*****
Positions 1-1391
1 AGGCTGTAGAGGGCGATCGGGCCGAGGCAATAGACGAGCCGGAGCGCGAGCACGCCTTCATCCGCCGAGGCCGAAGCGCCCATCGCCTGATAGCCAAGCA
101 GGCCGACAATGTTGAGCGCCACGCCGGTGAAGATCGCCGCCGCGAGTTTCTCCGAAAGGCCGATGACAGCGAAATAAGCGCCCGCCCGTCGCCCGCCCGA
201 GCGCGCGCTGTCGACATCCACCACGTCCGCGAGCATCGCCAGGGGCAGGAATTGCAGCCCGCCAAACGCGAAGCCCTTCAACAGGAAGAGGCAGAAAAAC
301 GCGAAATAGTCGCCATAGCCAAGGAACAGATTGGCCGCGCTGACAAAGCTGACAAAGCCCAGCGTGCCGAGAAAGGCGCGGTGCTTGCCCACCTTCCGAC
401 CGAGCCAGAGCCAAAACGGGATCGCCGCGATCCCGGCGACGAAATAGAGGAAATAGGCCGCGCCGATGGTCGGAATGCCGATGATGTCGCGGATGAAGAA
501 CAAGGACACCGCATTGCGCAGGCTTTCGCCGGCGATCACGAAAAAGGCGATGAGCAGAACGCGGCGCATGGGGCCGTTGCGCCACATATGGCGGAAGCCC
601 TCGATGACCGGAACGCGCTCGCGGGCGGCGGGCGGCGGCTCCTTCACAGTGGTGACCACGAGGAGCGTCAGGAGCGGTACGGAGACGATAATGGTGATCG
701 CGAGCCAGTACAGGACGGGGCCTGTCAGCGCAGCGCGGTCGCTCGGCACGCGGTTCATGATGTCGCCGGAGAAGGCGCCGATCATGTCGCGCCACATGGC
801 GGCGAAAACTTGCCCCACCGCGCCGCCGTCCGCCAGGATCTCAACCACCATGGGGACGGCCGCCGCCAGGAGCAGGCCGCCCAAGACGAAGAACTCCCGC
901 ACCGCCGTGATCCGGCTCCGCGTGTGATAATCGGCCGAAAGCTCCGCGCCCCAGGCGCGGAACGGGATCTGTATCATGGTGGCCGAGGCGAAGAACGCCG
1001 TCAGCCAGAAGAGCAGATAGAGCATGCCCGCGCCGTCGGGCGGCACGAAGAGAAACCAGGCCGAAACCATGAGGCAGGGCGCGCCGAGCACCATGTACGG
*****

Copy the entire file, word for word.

Positions 1-1391
1 AGGCTGTAGAGGGCGATCGGGCCGAGGCAATAGACGAGCCGGAGCGCGAGCACGCCTTCATCCGCCGAGGCCGAAGCGCCCATCGCCTGATAGCCAAGCA
101 GGCCGACAATGTTGAGCGCCACGCCGGTGAAGATCGCCGCCGCGAGTTTCTCCGAAAGGCCGATGACAGCGAAATAAGCGCCCGCCCGTCGCCCGCCCGA
201 GCGCGCGCTGTCGACATCCACCACGTCCGCGAGCATCGCCAGGGGCAGGAATTGCAGCCCGCCAAACGCGAAGCCCTTCAACAGGAAGAGGCAGAAAAAC
301 GCGAAATAGTCGCCATAGCCAAGGAACAGATTGGCCGCGCTGACAAAGCTGACAAAGCCCAGCGTGCCGAGAAAGGCGCGGTGCTTGCCCACCTTCCGAC
401 CGAGCCAGAGCCAAAACGGGATCGCCGCGATCCCGGCGACGAAATAGAGGAAATAGGCCGCGCCGATGGTCGGAATGCCGATGATGTCGCGGATGAAGAA
501 CAAGGACACCGCATTGCGCAGGCTTTCGCCGGCGATCACGAAAAAGGCGATGAGCAGAACGCGGCGCATGGGGCCGTTGCGCCACATATGGCGGAAGCCC
601 TCGATGACCGGAACGCGCTCGCGGGCGGCGGGCGGCGGCTCCTTCACAGTGGTGACCACGAGGAGCGTCAGGAGCGGTACGGAGACGATAATGGTGATCG
701 CGAGCCAGTACAGGACGGGGCCTGTCAGCGCAGCGCGGTCGCTCGGCACGCGGTTCATGATGTCGCCGGAGAAGGCGCCGATCATGTCGCGCCACATGGC
801 GGCGAAAACTTGCCCCACCGCGCCGCCGTCCGCCAGGATCTCAACCACCATGGGGACGGCCGCCGCCAGGAGCAGGCCGCCCAAGACGAAGAACTCCCGC
901 ACCGCCGTGATCCGGCTCCGCGTGTGATAATCGGCCGAAAGCTCCGCGCCCCAGGCGCGGAACGGGATCTGTATCATGGTGGCCGAGGCGAAGAACGCCG
1001 TCAGCCAGAAGAGCAGATAGAGCATGCCCGCGCCGTCGGGCGGCACGAAGAGAAACCAGGCCGAAACCATGAGGCAGGGCGCGCCGAGCACCATGTACGG